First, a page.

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Luxury Interactive: What Luxury Brands Have Learned About Social Media in 2010

At the end of May, like last year, I had the pleasure to attend Luxury Interactive conference in London, organized by WBR. Luxury Interactive is a conference that “breathes” luxury in the sense that it is high quality, as it has both great speakers and attendees and is intimate, as the number of attendees is small enough for you to connect with everyone, and not just shove your business card in their hand.
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The Social Side of Estee Lauder

Earlier this week, AdAge featured a story on Estee Lauder’s social media outreach. Estee Lauder used social media to make an ingenious connection to current, new and could be/would be customers by offering free makeovers and photo shoots at its department-store cosmetics counters coast-to-coast. The event produced shots that women could use for their online profiles. This past weekend, AdAge reporter, Kunur Patel, experienced the Estee Lauder event first hand.

The event shows how luxury beauty brands are adopting social media in order to reach younger audiences and recapture customers who have fallen away. The Estee Lauder event sought to change younger consumers’ perceptions of the brand by creating an “experience” (the concept that most luxury brands are based on) with professional, slightly modelesque photos that could uploaded to their social networks. Looking at initial feedback, the event seems to have worked.

While Patel felt the makeover was a bit over the top for her style, she said “the whole experience was a lot more glamorous than my previous experience with the brand” and that “Estee Lauder seemed a lot younger and more realistic” to her.

The purpose and goal of the campaign was to use online PR and social media to bring awareness to an in-store promotion and drive individuals to the event. Once everyone was present, Estee Lauder created an in-store, luxury experience that introduced/reintroduced the consumer to the brand, hopefully altering the participants’ perceptions of who the products were made for.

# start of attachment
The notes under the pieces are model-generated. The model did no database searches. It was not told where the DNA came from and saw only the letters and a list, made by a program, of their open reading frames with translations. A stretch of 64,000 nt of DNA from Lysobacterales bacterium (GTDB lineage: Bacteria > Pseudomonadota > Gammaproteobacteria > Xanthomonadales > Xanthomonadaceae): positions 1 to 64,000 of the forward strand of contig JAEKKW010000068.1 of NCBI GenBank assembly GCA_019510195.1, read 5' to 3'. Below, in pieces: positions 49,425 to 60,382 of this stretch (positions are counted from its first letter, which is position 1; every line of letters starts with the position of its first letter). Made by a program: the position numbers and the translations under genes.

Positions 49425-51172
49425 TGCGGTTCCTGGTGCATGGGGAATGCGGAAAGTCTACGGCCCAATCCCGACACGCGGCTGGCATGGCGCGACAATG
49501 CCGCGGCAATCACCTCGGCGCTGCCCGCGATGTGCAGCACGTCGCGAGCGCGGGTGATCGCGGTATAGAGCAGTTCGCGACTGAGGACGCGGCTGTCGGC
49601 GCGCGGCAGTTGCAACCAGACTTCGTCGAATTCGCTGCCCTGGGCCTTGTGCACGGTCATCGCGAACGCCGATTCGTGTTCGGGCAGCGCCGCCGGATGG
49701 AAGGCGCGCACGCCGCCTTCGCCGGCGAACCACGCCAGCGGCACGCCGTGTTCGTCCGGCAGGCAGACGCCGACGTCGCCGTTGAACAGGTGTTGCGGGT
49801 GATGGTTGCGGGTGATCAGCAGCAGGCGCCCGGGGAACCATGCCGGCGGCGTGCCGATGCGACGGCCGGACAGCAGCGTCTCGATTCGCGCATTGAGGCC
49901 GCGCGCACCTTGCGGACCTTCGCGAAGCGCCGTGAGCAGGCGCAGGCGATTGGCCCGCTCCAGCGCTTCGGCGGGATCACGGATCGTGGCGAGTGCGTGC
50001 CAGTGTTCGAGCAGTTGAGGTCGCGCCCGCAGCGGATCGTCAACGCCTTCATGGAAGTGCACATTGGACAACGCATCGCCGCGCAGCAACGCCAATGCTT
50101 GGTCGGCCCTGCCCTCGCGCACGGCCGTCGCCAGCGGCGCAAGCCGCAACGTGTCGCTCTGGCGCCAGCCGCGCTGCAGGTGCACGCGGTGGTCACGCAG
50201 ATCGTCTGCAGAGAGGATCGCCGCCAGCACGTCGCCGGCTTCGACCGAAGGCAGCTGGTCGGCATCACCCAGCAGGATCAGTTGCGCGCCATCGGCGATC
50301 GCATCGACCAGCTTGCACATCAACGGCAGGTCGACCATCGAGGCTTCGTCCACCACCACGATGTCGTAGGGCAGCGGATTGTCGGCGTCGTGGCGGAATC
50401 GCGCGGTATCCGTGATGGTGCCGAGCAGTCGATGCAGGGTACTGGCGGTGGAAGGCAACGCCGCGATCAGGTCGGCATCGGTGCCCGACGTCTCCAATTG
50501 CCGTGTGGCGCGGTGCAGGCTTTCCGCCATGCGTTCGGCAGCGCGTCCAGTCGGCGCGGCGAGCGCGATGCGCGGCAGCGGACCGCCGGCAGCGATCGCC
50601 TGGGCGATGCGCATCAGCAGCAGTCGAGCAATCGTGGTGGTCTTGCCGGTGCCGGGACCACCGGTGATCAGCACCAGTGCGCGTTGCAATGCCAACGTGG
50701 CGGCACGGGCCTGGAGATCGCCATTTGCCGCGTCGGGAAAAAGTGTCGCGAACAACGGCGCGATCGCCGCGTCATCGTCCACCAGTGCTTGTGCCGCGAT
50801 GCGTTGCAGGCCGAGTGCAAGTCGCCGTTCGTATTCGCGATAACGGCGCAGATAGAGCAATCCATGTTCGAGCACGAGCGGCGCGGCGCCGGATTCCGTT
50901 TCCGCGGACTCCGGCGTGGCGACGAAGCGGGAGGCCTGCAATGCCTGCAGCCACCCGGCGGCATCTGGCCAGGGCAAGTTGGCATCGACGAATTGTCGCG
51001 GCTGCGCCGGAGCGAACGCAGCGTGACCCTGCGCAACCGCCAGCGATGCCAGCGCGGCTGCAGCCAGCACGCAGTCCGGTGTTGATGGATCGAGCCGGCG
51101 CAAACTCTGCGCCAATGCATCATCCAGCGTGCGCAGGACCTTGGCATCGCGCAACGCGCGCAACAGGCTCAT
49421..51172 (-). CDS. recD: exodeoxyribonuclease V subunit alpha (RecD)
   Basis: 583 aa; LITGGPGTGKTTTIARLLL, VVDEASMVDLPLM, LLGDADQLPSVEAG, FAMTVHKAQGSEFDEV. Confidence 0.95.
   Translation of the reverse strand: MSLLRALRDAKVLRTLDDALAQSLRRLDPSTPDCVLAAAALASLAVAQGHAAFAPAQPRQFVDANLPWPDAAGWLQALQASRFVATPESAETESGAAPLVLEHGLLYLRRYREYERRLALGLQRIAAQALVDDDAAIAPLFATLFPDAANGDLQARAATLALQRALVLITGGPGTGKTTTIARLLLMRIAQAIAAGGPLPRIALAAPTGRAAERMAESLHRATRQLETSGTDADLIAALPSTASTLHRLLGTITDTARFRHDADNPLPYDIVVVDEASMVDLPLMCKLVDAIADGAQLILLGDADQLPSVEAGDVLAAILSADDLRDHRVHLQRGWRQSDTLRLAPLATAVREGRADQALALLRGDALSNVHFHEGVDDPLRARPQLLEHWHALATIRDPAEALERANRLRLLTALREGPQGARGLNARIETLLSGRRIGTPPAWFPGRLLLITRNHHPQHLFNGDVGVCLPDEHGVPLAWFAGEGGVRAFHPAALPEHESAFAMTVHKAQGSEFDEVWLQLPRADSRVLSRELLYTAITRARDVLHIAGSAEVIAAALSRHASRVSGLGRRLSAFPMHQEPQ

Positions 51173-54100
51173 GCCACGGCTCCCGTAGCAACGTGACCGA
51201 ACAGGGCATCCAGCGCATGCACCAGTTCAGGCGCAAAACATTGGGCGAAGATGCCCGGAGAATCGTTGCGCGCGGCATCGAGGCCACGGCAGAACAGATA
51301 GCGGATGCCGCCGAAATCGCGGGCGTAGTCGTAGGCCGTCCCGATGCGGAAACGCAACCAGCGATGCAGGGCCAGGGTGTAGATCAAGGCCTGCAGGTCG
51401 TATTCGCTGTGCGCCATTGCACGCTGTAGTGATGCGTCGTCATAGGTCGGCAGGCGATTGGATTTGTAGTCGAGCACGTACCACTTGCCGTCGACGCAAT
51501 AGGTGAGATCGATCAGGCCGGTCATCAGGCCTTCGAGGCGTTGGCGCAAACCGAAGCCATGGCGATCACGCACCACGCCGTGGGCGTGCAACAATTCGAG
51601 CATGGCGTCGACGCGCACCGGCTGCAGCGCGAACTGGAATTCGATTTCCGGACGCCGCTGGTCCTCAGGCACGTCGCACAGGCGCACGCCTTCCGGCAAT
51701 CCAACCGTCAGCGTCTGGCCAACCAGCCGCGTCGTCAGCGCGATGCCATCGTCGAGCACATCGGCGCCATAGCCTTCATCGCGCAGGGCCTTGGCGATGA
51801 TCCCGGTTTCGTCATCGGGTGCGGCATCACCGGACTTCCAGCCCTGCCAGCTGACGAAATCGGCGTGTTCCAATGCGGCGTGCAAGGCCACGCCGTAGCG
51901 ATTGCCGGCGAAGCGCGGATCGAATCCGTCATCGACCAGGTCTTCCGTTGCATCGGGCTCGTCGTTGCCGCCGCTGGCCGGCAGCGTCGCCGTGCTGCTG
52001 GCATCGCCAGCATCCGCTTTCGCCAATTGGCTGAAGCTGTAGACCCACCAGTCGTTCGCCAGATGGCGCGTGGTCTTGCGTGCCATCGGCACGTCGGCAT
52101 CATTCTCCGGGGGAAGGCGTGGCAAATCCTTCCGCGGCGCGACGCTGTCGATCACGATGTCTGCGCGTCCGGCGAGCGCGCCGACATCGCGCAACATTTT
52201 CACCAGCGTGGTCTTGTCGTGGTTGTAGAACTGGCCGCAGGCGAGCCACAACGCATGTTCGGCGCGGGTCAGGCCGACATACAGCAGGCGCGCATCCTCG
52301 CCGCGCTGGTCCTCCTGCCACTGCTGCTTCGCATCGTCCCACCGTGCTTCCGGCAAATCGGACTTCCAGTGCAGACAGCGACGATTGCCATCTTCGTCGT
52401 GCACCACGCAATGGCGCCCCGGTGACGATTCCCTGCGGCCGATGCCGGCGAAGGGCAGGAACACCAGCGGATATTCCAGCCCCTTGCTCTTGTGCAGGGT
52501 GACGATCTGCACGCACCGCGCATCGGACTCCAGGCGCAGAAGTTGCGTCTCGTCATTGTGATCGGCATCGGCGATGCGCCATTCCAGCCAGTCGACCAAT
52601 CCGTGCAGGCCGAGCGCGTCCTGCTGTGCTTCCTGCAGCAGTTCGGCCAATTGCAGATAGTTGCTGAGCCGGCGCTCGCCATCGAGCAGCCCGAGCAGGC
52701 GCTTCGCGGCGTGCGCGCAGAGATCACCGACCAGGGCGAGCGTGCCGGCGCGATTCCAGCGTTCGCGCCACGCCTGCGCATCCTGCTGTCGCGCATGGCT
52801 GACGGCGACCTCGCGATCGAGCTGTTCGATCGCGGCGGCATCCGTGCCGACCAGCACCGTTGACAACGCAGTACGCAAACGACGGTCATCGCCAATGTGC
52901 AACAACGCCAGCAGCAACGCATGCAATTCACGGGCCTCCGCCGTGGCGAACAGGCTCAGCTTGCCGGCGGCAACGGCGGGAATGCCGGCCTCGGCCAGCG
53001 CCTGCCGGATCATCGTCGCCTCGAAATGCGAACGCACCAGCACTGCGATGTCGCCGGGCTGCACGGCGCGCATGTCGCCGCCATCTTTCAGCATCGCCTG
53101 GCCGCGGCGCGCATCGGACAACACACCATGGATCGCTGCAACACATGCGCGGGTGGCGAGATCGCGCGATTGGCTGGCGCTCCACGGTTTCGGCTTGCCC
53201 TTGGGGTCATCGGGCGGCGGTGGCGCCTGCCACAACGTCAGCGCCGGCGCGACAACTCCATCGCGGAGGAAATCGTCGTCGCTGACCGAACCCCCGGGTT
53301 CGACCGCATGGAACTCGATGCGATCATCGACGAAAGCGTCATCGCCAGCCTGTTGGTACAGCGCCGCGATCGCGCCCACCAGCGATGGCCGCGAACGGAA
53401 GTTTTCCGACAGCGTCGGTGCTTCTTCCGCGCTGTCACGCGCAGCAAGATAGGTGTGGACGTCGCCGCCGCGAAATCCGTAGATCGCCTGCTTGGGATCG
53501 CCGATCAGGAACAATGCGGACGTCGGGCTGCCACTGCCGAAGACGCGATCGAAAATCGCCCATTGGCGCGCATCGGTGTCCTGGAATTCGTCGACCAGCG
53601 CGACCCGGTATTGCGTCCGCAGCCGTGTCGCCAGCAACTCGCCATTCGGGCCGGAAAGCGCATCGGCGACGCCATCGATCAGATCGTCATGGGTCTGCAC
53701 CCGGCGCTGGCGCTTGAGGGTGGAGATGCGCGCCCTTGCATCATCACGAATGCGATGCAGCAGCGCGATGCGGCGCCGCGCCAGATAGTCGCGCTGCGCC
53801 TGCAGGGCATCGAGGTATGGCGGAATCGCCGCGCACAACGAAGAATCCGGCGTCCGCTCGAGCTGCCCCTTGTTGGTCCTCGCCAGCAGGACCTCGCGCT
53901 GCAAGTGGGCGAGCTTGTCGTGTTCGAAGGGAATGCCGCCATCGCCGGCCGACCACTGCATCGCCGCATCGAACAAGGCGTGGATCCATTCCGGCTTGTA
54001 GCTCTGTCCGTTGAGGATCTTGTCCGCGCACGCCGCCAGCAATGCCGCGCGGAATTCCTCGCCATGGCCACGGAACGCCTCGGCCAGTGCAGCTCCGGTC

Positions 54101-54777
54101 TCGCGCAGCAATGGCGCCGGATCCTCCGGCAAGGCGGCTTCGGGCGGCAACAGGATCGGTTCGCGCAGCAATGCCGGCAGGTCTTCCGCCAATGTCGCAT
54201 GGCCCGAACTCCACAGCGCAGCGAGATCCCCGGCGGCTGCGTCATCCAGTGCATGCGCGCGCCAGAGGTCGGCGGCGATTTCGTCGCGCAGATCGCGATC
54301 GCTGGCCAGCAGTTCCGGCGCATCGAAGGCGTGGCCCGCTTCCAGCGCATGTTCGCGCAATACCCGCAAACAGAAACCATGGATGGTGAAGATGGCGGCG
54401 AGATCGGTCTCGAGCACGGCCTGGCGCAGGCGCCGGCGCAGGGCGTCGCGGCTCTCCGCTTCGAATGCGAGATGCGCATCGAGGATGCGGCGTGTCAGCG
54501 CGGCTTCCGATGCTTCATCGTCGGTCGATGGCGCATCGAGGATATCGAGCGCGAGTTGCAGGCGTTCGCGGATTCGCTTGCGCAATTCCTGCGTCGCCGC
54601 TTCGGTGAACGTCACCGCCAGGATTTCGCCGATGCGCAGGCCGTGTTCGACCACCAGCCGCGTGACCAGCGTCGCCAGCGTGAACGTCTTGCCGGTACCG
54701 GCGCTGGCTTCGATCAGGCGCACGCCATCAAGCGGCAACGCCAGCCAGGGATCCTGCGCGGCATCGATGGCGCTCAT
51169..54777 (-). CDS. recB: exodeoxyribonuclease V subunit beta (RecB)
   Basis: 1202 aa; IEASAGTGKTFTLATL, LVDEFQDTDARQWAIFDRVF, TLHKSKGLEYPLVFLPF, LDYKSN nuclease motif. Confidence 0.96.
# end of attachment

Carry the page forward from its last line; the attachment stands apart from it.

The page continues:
If a woman who received the makeover uploaded the photo to any of her social profiles, she would have completed the cycle that Estee Lauder was hoping for: the customer leveraging her social network to expose her friends and family (that is, her community) to the Lauder brand.

Social media and digital technologies have hit the luxury industry hard – shattering its mystique, aspirational qualities and some of its glamour. So instead of grasping at straws and refusing to accept how consumers receive brand messages, beauty brands are adopting new mediums. Lauder’s event conveyed this message:

You want to be glamorous, you can. You want to be THAT woman? Maybe you already are.

Social media has given rise to micro celebrity fever; everyone wants to be someone. Here’s a clever example retail brand showing a seemingly average person how to achieve that desire.

To take it a step further, I also think that Lauder’s event aided its more-established customers’ adoption of social media by providing them with quality, professional photography they could share online without hesitancy.

Overall, I think the brand’s outreach and social marketing strategy was successful. I’m very interested to see how it plays out.

Did anyone participate in the Estee Lauder events? What were your experiences or perceptions? Did Estee Lauder create a positive or negative experience for you? And most importantly, did you use your photo? If you did, post links!

Find Estee Lauder on Facebook or their Facebook App.